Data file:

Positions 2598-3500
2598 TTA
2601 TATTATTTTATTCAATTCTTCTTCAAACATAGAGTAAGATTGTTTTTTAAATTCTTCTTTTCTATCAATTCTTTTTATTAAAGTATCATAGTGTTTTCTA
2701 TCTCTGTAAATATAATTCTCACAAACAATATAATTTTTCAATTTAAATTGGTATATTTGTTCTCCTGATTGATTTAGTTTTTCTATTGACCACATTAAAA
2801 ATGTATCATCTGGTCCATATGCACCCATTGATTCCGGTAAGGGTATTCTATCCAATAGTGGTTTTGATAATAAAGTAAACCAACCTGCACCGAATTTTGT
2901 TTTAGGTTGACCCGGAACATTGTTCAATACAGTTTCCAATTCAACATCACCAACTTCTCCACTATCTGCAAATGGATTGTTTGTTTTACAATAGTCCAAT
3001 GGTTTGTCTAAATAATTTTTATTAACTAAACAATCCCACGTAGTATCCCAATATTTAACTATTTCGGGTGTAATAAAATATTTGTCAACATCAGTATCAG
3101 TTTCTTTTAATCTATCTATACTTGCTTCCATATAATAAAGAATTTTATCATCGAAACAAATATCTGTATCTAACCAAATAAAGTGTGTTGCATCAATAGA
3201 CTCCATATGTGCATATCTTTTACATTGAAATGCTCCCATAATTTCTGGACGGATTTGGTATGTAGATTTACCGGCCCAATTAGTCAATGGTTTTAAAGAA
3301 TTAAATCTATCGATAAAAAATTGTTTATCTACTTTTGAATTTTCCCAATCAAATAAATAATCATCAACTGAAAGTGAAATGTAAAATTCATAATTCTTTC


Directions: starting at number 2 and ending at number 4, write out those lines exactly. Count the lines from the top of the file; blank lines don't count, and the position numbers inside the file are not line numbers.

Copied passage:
2598 TTA
2601 TATTATTTTATTCAATTCTTCTTCAAACATAGAGTAAGATTGTTTTTTAAATTCTTCTTTTCTATCAATTCTTTTTATTAAAGTATCATAGTGTTTTCTA
2701 TCTCTGTAAATATAATTCTCACAAACAATATAATTTTTCAATTTAAATTGGTATATTTGTTCTCCTGATTGATTTAGTTTTTCTATTGACCACATTAAAA